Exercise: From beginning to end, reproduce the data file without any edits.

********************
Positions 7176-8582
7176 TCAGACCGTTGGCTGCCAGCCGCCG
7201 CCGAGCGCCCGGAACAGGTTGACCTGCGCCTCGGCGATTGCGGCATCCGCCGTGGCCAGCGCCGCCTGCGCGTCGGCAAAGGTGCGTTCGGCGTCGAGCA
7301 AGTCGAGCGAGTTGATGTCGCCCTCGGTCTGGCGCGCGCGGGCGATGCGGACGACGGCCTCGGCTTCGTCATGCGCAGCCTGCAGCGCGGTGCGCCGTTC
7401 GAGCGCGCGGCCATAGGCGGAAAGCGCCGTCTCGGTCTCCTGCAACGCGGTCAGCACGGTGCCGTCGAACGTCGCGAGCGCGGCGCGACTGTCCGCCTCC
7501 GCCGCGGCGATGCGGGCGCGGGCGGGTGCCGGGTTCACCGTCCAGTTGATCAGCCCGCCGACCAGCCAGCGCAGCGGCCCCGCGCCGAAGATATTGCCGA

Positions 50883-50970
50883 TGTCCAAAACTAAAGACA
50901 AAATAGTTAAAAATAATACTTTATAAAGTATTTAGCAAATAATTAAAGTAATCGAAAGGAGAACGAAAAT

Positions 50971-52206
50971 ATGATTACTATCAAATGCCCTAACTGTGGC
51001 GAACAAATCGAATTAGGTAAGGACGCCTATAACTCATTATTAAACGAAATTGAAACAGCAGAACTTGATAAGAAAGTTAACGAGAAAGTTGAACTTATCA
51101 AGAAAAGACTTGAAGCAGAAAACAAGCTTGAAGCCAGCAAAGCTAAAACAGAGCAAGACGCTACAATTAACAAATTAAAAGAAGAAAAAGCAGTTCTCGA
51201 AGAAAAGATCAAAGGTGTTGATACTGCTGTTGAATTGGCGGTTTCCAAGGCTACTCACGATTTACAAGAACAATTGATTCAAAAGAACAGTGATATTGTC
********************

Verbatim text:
Positions 7176-8582
7176 TCAGACCGTTGGCTGCCAGCCGCCG
7201 CCGAGCGCCCGGAACAGGTTGACCTGCGCCTCGGCGATTGCGGCATCCGCCGTGGCCAGCGCCGCCTGCGCGTCGGCAAAGGTGCGTTCGGCGTCGAGCA
7301 AGTCGAGCGAGTTGATGTCGCCCTCGGTCTGGCGCGCGCGGGCGATGCGGACGACGGCCTCGGCTTCGTCATGCGCAGCCTGCAGCGCGGTGCGCCGTTC
7401 GAGCGCGCGGCCATAGGCGGAAAGCGCCGTCTCGGTCTCCTGCAACGCGGTCAGCACGGTGCCGTCGAACGTCGCGAGCGCGGCGCGACTGTCCGCCTCC
7501 GCCGCGGCGATGCGGGCGCGGGCGGGTGCCGGGTTCACCGTCCAGTTGATCAGCCCGCCGACCAGCCAGCGCAGCGGCCCCGCGCCGAAGATATTGCCGA

Positions 50883-50970
50883 TGTCCAAAACTAAAGACA
50901 AAATAGTTAAAAATAATACTTTATAAAGTATTTAGCAAATAATTAAAGTAATCGAAAGGAGAACGAAAAT

Positions 50971-52206
50971 ATGATTACTATCAAATGCCCTAACTGTGGC
51001 GAACAAATCGAATTAGGTAAGGACGCCTATAACTCATTATTAAACGAAATTGAAACAGCAGAACTTGATAAGAAAGTTAACGAGAAAGTTGAACTTATCA
51101 AGAAAAGACTTGAAGCAGAAAACAAGCTTGAAGCCAGCAAAGCTAAAACAGAGCAAGACGCTACAATTAACAAATTAAAAGAAGAAAAAGCAGTTCTCGA
51201 AGAAAAGATCAAAGGTGTTGATACTGCTGTTGAATTGGCGGTTTCCAAGGCTACTCACGATTTACAAGAACAATTGATTCAAAAGAACAGTGATATTGTC